pre-immigration tips

Here, you will find helpful tips that should be considered before you arrive in Canada. First, it is important to identify if your occupation is regulated or non-regulated.

Regulated occupations are controlled by provincial and territorial (and sometimes federal) laws and governed by a professional organization or a regulatory body. If you intend to practice in a regulated trade or profession, you need to be aware that your education and work experience will be evaluated by the provincial regulatory association.

To learn more about Certification and Registration Requirements for Employment in Alberta, visit CERTinfo.

In addition, certain trades are required to be certified by Alberta Apprenticeship and Industry Training. To learn more visit http://www.tradesecrets.gov.ab.ca/

Non-regulated occupations do not require special licensure and can range from those requiring extensive education and training, such as a university degree (computer analysts and biologists) to those that require little in the way of formal training and involve little risk to the public (bartenders, salespersons, and housekeepers). There are also many apprenticeable trades for which licensing or certification is voluntary rather than compulsory in various provinces and territories.

Important Steps

Step 1.

Visit the Occupational Profiles on our website to determine what the requirements are to become accredited in your field.

If your occupation is not on our list, please see occupational profiles listed on the Alberta Learning Information Service (ALIS). These profiles, which represent 2,000+ occupational titles, provide detailed information on a broad sampling of occupations that exist in Alberta.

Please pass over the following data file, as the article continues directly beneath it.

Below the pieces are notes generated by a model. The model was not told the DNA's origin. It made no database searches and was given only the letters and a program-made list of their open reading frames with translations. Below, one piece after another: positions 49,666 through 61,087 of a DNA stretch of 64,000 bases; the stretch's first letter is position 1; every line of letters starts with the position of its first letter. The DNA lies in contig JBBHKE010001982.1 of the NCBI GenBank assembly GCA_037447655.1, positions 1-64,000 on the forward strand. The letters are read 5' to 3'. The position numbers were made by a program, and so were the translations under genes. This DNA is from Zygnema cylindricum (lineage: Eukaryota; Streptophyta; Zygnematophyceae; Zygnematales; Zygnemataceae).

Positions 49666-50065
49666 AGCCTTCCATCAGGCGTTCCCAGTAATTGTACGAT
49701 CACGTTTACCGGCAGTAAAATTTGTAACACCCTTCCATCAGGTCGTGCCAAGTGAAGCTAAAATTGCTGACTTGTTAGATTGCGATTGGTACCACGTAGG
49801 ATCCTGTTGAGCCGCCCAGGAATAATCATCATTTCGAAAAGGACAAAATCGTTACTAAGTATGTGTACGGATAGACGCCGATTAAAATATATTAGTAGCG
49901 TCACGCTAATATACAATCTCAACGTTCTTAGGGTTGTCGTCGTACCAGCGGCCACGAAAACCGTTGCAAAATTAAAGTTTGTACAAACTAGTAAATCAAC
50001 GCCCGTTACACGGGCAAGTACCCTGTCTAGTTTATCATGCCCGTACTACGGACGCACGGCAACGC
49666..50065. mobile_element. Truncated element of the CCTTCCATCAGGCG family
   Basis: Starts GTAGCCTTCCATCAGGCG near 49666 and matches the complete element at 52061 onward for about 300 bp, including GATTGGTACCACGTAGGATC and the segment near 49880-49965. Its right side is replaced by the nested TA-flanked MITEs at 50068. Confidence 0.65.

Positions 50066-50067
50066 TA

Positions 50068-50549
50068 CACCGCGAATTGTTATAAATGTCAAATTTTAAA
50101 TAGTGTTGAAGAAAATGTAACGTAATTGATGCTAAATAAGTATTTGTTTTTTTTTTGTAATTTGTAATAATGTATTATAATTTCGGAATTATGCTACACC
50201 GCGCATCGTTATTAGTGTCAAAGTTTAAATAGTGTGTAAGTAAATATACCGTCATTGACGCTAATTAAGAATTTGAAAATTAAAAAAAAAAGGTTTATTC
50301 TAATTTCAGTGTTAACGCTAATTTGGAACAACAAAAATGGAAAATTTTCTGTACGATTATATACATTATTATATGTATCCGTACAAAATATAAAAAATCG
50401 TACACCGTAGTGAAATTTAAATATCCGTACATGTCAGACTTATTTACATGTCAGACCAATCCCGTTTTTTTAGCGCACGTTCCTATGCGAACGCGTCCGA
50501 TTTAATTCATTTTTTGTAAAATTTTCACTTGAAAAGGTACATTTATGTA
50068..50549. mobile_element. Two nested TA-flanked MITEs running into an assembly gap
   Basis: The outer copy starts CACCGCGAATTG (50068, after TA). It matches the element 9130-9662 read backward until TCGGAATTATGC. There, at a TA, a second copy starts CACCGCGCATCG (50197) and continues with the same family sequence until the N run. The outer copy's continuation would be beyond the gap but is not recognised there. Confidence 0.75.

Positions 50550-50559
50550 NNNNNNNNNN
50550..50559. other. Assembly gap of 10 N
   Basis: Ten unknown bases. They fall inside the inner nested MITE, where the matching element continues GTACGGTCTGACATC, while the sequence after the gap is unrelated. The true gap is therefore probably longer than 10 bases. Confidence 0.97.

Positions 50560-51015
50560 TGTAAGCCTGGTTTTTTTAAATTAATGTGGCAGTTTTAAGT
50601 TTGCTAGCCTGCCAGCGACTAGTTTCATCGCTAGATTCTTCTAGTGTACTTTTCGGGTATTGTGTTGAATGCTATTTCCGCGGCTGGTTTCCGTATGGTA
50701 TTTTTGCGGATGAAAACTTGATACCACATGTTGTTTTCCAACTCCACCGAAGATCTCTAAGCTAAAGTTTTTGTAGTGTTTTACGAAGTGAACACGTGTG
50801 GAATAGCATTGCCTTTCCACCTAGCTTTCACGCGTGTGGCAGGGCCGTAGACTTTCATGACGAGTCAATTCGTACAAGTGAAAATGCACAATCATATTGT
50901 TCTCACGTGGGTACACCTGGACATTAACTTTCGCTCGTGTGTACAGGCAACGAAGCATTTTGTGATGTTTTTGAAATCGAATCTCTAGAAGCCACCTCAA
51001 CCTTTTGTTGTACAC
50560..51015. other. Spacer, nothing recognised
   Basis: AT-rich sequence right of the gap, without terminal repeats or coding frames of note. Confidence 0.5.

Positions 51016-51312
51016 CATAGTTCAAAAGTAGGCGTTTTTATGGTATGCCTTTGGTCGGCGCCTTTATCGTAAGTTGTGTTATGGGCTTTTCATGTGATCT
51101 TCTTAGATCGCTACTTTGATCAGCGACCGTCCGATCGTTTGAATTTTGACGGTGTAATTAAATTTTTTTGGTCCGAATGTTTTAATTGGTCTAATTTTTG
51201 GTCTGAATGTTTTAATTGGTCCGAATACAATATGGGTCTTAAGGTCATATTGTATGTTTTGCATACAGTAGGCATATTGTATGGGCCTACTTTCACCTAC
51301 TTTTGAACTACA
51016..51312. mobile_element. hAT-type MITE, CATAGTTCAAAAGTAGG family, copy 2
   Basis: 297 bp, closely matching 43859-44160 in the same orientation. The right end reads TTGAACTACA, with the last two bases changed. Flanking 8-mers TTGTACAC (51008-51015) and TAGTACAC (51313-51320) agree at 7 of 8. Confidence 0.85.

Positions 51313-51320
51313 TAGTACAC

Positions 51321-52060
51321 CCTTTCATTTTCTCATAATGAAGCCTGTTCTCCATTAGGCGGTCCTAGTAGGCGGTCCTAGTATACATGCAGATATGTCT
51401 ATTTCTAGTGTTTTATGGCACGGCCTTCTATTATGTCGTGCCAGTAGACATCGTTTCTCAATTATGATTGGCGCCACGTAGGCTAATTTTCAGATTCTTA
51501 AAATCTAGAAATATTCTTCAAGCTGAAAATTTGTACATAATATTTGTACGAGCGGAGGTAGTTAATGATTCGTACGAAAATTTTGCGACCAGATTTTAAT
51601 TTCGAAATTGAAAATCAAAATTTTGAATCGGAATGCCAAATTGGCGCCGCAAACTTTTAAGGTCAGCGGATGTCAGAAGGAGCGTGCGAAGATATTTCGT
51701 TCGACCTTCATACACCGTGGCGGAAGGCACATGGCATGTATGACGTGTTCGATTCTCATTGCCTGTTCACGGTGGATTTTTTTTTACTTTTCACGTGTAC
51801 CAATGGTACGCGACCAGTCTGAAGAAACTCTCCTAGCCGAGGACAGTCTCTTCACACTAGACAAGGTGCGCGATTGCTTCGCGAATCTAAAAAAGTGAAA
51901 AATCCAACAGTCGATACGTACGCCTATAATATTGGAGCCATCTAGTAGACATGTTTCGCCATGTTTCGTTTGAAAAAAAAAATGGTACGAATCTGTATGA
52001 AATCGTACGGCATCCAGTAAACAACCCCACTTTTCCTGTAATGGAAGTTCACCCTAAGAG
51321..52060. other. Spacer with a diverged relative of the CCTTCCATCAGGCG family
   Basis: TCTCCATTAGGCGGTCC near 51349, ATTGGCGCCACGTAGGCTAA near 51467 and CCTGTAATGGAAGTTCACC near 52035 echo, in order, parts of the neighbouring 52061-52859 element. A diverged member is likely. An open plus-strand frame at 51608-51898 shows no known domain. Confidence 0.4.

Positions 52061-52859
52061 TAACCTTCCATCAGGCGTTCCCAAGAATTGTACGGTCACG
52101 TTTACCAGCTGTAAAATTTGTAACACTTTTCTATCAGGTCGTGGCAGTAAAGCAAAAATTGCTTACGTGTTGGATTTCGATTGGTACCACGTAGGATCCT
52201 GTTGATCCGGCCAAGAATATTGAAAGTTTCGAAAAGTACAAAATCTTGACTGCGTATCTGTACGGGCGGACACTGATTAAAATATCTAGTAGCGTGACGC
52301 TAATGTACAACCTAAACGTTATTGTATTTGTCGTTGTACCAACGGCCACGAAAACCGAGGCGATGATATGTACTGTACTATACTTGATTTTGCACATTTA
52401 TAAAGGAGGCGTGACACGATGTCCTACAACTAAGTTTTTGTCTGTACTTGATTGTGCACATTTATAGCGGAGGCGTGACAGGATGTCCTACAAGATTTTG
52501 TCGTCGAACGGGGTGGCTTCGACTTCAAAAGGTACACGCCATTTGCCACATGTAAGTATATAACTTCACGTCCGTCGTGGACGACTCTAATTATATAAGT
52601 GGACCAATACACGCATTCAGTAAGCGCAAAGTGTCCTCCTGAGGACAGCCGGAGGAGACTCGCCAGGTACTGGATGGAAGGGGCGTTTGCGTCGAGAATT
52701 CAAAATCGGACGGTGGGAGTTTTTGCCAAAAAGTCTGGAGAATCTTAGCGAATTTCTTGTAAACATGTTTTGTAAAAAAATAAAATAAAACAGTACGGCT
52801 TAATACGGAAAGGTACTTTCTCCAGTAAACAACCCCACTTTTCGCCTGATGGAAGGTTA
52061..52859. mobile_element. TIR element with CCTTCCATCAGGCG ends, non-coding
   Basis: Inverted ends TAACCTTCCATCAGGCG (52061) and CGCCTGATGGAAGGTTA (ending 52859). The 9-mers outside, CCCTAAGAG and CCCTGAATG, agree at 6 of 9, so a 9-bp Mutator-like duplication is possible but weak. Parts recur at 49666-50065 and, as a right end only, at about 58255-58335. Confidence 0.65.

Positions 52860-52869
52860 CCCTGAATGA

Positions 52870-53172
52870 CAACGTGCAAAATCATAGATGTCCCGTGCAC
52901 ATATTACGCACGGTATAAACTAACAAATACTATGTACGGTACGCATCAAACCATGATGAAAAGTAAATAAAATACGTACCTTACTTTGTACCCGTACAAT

Step 2.

Visit the website of your future professional or trades association to develop an understanding of how to apply for membership and what documents you need to bring. See listings of associations and requirements for various occupations and trades: Certification and Registration Bodies for Professions and Occupations in Alberta

Step 3.

Pay careful attention to the document requirements for each regulatory body or professional association. The most common document requirements include:

  • degree, diploma, or certificate, plus a copy of your transcripts that can demonstrate your academic experience.
  • an updated copy of your resume (curriculum vitae). Ensure that you have a complete list of your past employers, educational institutions and references (contact name, address, telephone, e-mail and fax).
  • reference letters from past employers in your country and in particular if you plan to practice in a regulated profession such as engineering, geology or geophysics you need to ensure that your educational institution can send your official transcripts directly by mail to the association. For example, APEGGA requires official transcripts to be mailed directly to APEGGA in a sealed envelope by your university, polytechnic or technical institute.

Step 4.

Try to learn, or improve your knowledge of English. It is useful to dedicate some time to learn the English language before coming to Canada as it plays a critical role in the licensing processes and the ability to find a job. Most jobs are competitive and demand strong command of the English Language. Take the online assessment to help you determine your proficiency levels. Visit www.clb-osa.ca

Step 5.

In January 2015, Citizenship and Immigration Canada (CIC) will launch a new electronic system called Express Entry to manage applications for permanent residence in certain economic programs. Visit the Immigrate to Canada page to learn about how to immigrate to Canada and the new Express Entry http://www.cic.gc.ca/english/immigrate/express/express-entry.asp